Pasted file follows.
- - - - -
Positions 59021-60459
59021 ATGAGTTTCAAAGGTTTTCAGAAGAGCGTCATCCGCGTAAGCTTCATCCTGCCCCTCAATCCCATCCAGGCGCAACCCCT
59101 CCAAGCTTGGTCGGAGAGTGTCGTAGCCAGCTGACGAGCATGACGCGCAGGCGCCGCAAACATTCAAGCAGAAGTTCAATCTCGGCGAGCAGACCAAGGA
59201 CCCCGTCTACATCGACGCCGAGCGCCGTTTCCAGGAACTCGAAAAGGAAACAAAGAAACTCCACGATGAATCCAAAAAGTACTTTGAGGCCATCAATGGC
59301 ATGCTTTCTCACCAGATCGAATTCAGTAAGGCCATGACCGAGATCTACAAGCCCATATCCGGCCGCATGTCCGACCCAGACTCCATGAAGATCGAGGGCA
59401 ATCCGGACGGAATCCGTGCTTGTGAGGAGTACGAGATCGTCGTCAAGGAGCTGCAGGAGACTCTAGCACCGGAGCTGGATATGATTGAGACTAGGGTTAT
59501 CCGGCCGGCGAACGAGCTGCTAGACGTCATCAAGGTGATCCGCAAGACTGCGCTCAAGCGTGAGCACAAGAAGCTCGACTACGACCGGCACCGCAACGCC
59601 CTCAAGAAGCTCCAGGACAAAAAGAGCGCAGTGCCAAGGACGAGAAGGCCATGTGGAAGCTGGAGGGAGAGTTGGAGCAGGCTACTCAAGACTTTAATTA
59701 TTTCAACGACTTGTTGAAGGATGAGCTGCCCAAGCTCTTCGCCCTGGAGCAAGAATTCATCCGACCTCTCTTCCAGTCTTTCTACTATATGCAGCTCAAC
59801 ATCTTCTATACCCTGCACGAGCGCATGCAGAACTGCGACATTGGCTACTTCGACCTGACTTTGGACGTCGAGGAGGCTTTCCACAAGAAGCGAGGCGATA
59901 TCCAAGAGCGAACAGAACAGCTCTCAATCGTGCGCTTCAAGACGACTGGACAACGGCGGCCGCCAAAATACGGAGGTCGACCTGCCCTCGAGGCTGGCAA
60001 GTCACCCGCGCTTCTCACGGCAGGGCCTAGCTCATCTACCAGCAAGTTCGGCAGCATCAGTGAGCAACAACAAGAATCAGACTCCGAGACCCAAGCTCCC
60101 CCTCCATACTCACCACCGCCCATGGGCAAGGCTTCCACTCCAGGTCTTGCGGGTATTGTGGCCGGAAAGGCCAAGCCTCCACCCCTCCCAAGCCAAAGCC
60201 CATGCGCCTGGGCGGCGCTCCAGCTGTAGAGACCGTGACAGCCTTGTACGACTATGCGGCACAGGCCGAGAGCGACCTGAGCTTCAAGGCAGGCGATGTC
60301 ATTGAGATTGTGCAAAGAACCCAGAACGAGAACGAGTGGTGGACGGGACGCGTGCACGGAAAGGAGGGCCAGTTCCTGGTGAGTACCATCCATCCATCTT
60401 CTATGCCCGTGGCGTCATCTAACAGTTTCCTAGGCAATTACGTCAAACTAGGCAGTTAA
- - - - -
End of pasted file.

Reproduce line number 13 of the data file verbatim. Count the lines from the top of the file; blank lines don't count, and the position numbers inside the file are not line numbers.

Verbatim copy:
60101 CCTCCATACTCACCACCGCCCATGGGCAAGGCTTCCACTCCAGGTCTTGCGGGTATTGTGGCCGGAAAGGCCAAGCCTCCACCCCTCCCAAGCCAAAGCC